HUNTSVILLE, Ala. (WHNT) – As COVID-19 case numbers remain low across the country, the Biden Administration is loosening travel restrictions, including mandatory testing. Beginning Sunday, international travelers will be able to board a flight without presenting a negative COVID-19 test result.

“One thing we’ve seen steadily climb is our passenger traffic ever since things began opening back up,” said Huntsville International Airport Public Relations Manager Mary Swanstrom.

Masks are also no longer required on domestic flights.

“It’ll allow a lot more people to travel and be a lot more relaxed about it,” said AAA Spokesperson Clay Ingram. “It will even open some doors I think for some unvaccinated people to go to some places. Italy, for example, is not requiring any kind of testing to get into their country.”

Ingram said the lessening of restrictions is expected to increase the number of people flying.

“Before you were worried if you went anywhere and staying a week, when it was time to come home, if you tested positive, you’d have to wait another ten days to get back in the U.S.,” Ingram said. “That discouraged a lot of people from traveling internationally.”

Swanstrom said she believes the Huntsville International Airport will soon see pre-pandemic numbers of flyers.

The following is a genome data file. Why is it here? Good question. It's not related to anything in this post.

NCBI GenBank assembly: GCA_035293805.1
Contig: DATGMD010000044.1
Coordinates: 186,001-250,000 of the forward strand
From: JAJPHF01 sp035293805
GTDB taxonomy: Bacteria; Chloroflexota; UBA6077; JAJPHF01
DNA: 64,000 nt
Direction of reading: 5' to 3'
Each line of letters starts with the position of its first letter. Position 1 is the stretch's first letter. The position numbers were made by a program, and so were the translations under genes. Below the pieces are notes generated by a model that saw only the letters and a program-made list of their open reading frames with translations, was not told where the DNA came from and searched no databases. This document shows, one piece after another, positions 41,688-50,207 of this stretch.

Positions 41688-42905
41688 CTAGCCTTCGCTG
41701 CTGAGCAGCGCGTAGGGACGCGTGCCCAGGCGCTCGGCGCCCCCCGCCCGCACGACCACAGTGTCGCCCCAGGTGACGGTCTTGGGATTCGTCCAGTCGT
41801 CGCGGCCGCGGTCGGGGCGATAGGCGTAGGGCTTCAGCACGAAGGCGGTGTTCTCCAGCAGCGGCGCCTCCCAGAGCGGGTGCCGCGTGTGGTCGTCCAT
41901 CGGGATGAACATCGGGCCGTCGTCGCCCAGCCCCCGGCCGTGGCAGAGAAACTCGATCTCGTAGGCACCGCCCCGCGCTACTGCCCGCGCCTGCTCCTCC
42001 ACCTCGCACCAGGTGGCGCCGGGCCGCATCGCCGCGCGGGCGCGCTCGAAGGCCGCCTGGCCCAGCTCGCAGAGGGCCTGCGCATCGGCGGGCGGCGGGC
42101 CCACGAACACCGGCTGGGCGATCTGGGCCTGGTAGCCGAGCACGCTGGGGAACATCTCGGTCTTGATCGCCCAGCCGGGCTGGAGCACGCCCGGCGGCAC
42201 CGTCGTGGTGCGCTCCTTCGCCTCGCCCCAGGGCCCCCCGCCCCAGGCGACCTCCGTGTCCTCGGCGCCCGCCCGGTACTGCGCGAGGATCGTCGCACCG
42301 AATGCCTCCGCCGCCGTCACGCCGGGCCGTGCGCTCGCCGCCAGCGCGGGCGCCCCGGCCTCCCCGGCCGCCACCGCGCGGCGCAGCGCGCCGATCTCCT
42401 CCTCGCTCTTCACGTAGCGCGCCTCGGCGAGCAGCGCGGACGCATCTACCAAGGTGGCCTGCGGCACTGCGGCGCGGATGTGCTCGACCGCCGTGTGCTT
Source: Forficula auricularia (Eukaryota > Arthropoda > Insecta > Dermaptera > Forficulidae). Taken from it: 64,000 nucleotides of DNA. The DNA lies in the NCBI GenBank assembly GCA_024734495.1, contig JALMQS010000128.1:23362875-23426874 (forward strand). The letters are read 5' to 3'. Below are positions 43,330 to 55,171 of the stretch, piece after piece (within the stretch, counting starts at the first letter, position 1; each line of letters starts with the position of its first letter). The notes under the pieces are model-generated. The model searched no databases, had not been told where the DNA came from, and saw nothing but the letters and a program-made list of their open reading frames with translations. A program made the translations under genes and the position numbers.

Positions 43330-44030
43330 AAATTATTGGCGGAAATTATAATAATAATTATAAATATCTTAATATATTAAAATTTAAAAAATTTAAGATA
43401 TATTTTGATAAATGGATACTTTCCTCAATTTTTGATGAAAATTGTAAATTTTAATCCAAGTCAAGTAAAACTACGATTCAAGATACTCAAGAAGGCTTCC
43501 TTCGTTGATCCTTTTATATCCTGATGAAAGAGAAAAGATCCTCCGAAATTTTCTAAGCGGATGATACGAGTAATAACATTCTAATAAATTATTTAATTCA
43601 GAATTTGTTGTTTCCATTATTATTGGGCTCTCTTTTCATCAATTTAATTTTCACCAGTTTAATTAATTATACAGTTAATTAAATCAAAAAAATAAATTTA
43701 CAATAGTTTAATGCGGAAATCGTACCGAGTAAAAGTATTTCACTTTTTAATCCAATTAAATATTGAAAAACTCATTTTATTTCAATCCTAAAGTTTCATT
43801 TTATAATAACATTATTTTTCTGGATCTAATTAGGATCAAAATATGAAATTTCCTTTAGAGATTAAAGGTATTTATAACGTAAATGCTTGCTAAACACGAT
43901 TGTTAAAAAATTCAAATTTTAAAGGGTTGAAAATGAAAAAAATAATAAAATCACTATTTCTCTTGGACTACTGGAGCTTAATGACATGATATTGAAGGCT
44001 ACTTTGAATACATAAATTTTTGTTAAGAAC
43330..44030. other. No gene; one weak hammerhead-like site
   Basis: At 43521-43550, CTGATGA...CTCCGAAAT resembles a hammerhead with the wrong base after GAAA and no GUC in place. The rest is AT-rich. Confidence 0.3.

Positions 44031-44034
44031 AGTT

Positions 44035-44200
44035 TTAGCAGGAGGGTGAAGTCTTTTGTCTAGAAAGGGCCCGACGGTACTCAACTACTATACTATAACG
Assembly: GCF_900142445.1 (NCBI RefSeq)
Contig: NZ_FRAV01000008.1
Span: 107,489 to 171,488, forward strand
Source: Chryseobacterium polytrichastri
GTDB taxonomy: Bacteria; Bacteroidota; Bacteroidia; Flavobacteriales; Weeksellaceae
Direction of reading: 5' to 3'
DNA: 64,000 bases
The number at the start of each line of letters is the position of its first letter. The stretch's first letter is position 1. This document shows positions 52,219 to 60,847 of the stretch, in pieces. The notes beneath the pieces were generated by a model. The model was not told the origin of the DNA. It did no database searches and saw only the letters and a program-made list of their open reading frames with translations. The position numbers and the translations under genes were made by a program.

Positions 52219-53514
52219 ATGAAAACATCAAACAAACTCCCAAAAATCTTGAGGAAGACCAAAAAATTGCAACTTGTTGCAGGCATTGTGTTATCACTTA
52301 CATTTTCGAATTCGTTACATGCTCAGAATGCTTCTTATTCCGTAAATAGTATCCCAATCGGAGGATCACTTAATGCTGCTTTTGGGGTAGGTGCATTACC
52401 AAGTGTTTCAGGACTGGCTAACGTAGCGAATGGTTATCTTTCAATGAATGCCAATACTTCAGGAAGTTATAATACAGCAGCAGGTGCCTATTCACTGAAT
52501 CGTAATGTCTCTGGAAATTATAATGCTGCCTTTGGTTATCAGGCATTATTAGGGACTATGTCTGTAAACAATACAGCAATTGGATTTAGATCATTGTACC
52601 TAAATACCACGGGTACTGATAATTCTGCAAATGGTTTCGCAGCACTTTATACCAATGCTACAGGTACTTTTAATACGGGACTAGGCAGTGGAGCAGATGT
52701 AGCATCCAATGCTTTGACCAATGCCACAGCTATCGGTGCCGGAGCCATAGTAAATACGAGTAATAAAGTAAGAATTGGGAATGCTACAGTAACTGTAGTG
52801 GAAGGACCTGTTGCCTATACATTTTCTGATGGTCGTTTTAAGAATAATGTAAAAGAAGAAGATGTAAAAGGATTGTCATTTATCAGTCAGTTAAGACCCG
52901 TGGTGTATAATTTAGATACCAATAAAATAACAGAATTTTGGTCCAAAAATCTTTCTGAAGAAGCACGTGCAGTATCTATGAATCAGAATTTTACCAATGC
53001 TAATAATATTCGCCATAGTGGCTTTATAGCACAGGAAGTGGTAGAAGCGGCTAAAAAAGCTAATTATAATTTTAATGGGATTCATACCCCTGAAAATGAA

“People began to be more comfortable flying, businesses began asking people to fly again to go to meetings and things, and families just want to see relatives they haven’t seen in a few years,” Swanstrom said.

Travelers have also reported seeing higher ticket costs. Ingram said demand is driving prices up. Many people are traveling in the wake of the pandemic, and staffing shortages and increased operational costs result in fewer available flights.

“It depends on your destination, what day you want to travel, and how long you’re going to stay, a lot of variables, but if you’re headed somewhere that’s a more popular destination, it’s going to be more expensive,” Ingram said.

Ingram said flyers should plan ahead and purchase their tickets early to avoid some of the high prices.

The national price of a gallon of gas topped $5 on Thursday, according to AAA, and the cost of gas and other sources of inflation are reflected in what you pay to fly.

Over the last year, the Consumer Price Index for airline fares shows a 25% jump in the price of flights.

Swanstrom warns that staffing shortages coupled with more passenger traffic may result in longer wait times when you arrive at the airport. She recommends travelers arrive several minutes early for their flights.